Girls vs. Boys
When Mr Bookwagon attended a meeting of children’s bookselling members of the Booksellers’ Association a round table discussion arrived at the same conclusion. The ‘Rebel Girls’/ ‘Fantastic Girls’ market has created an overspill of similar titles. The message has become saturated and strained.
Predominantly parents and grandparents of daughters and granddaughters have felt compelled to buy these strongly female messaged books. They have not, in our experience, proved individual children’s reading choices. That children’s adults will share the message of these books is encouraging. However, it is more exciting to think of children assuming messages of equality and fairness through a reading experience of inspired fiction and alternative non-fiction.
His/story and Her/story
#MeToo and the Suffrage centenary have empowered a female message necessarily. Yet at moments, it has felt almost competitive. There is room in our storytelling for all human experience and possibilities. This is what shapes us. It is a pleasure to share books about remarkable people like Zaha Hadid The World is Not a Rectangle or James Thompson, Cook’s Cook. Understanding Mafalda’s experience of losing her sight in The Distance Between Me and the Cherry Tree is revealing. Vanessa Harbour’s magnificent story Flight builds from the Third Reich’s determination to capture the priceless Lipizzaner stallions of the Spanish Riding School. That stable hand Jakob is a boy, and the rescue mission of the stallions is interrupted by a girl, does not matter. Yet Jakob and Kizzy’s experiences as Jew and Roma, inform and enrich. Children’s reading choices benefit from such experience.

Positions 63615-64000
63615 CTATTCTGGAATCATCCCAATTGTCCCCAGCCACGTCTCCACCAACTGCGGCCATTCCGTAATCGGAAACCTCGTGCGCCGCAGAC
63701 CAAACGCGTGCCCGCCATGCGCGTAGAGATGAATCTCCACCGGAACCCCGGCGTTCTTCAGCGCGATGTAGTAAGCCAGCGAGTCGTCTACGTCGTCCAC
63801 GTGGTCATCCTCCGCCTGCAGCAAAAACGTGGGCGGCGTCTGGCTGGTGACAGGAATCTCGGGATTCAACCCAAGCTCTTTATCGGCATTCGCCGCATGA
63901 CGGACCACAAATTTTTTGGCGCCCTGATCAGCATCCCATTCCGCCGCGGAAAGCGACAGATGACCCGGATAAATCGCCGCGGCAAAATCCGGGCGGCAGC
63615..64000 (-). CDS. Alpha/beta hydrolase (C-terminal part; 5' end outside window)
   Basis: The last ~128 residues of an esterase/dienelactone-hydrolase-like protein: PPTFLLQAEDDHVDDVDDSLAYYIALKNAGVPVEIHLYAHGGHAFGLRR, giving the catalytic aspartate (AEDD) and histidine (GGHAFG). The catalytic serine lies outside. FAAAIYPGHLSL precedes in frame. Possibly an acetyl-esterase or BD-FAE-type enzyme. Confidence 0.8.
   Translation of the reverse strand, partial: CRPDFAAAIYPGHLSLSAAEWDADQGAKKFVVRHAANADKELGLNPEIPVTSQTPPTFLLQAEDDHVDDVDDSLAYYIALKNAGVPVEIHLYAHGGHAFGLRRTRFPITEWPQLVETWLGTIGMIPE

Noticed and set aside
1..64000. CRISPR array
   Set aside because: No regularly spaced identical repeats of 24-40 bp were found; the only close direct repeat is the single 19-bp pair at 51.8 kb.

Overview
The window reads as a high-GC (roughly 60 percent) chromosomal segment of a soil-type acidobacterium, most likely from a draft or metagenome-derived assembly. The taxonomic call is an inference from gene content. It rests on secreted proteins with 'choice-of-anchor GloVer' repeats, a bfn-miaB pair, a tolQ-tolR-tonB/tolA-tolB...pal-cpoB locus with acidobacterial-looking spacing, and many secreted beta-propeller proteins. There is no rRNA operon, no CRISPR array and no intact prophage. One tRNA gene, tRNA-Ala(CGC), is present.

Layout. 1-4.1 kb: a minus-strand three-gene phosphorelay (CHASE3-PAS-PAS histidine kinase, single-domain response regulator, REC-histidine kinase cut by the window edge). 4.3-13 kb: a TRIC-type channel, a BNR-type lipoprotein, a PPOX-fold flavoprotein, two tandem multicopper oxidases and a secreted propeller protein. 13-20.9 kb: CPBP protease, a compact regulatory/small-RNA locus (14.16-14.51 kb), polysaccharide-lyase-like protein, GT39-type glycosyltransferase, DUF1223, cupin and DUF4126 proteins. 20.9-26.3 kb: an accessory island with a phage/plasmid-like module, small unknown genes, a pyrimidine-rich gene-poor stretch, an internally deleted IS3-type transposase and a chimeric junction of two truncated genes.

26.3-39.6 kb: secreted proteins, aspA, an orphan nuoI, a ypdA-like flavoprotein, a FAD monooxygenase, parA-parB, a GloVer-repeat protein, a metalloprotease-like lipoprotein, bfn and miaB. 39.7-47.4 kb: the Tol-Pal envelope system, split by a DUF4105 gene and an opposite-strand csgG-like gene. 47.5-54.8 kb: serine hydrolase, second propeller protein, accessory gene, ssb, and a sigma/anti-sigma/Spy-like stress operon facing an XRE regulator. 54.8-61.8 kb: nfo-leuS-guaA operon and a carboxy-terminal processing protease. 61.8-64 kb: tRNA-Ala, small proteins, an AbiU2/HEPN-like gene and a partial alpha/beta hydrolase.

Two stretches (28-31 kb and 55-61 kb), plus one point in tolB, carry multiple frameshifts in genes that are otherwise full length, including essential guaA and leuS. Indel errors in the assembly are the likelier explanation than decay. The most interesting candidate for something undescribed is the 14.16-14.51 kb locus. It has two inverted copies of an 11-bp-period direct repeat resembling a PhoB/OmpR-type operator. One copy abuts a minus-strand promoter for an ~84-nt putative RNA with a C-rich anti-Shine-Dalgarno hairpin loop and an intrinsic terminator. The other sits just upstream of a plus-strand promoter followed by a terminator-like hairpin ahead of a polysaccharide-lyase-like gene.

Girls and boys in books
There is some consideration from librarians and booksellers that it is difficult for boys to engage in reading if the central protagonist is a girl. The bookselling discussion, and an exchange at a boys’ school led me to enquire with the Bookwagon Readers’ group. They dismissed this as ‘nonsense’. I had met with an experienced school librarian who told me that boys choose to read books with a male lead characters, only. Despite years of experience in education, reading and library leadership, and bookselling, I had never thought to recommend books on a gender basis. Had I been doing boys a disservice? Should I have been my considered in my recommendations when working with girls?
Choosing a book
My favourite part of being a bookseller is recommending a book. I suspect it feels like a diagnosis, or being Trinny or Susannah on the 1990’s ‘What Not to Wear‘. My motivation is to build a reader.
Parents and teachers are concerned about selecting the ‘right’ children’s books to initiate or build a reading habit. Professional children’s librarians and independent children’s booksellers enable children’s reading choices. Experience of a wide range of books and being able to fit the book to the child are unique to these professions. Children deserve more than to be typecast as pink or blue, unicorn or dinosaur, Walliams, Dahl or Blyton. Opportunity to experience as many genres, writers and themes as possible must be available to all young readers.